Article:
The Powerhouse Museum has become one of the most affordable attractions in Sydney for families that they are seeking educational but also interactive activities to do with their children.
Here Mireia Garriga Seguranyes and her three girls explore the Powerhouse, plus the Museums Discovery Centre in Castle Hill.
The Powerhouse Museum
500 Harris St, Ultimo
02 9217 0111
As most of our Hello Sydney Kids readers already know, the Powerhouse Museum is an extraordinary first point of contact for children to discover science, technology, industry, design, health and medicine, fashion and history treasures.
From my point of view, the success of the Powerhouse Museum is not just the quantity of exhibited objects (more than 500,000) but also the way that they are displayed.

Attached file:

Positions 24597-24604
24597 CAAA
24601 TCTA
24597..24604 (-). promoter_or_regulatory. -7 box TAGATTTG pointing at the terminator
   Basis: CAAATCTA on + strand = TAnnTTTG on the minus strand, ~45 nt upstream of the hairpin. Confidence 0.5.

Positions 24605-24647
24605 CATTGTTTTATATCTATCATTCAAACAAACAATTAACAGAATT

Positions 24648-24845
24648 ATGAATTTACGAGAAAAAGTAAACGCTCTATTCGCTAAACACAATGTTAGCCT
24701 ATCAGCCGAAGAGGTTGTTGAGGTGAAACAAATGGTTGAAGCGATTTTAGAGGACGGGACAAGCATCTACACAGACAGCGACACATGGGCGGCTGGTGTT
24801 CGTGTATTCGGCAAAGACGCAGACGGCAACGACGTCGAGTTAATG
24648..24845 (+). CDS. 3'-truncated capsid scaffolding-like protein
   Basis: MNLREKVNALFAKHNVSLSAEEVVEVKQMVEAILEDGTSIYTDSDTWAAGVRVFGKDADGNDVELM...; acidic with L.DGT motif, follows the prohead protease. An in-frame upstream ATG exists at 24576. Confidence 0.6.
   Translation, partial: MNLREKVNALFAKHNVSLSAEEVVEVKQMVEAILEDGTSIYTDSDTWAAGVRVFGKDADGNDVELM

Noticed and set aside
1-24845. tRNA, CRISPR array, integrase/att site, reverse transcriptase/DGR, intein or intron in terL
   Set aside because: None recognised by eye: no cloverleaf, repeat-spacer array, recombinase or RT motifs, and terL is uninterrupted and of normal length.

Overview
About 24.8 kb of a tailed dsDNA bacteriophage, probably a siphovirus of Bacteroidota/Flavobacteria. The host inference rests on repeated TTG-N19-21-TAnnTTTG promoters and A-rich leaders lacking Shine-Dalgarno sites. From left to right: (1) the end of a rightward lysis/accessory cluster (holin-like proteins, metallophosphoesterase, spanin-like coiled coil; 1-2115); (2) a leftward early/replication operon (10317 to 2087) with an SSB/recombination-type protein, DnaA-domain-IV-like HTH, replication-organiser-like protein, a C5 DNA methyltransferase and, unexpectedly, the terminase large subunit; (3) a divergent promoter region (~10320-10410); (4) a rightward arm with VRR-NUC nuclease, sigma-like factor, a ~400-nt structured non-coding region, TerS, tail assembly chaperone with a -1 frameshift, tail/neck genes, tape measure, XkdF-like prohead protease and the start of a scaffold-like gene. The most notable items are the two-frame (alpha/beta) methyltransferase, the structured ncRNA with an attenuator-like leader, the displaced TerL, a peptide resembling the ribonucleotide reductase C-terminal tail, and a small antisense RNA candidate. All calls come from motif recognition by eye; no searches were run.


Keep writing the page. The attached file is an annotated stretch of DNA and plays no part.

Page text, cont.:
The Powerhouse Museum really encourages little minds and adults to discover permanent exhibitions in a creative and interactive way such as “ the Lab” and the recently updated “Experimentations”.
Also, the Powerhouse Museum always has interesting temporal exhibitions such as the current “Recollect: Health & Medicine”.
And – hooray – kids are free under the age of 16, thanks to the NSW Government.
Two great examples of not-to-be-missed exhibitions that are currently in the Powerhouse Museum are “Egyptian Mummies: Exploring Ancient Lives” and the recently upgraded “Wiggles Exhibition”.
Egyptian Mummies: Exploring Ancient Lives
On now until 30 April 2017. Pricing: Adults $27, Concession $25, Child (4-16 years) $16, Family (2 adults + 2 children or 1 adult + 3 children) $65, Free entry for children under 4 years. Click on here for more information: Exploring Ancient Lives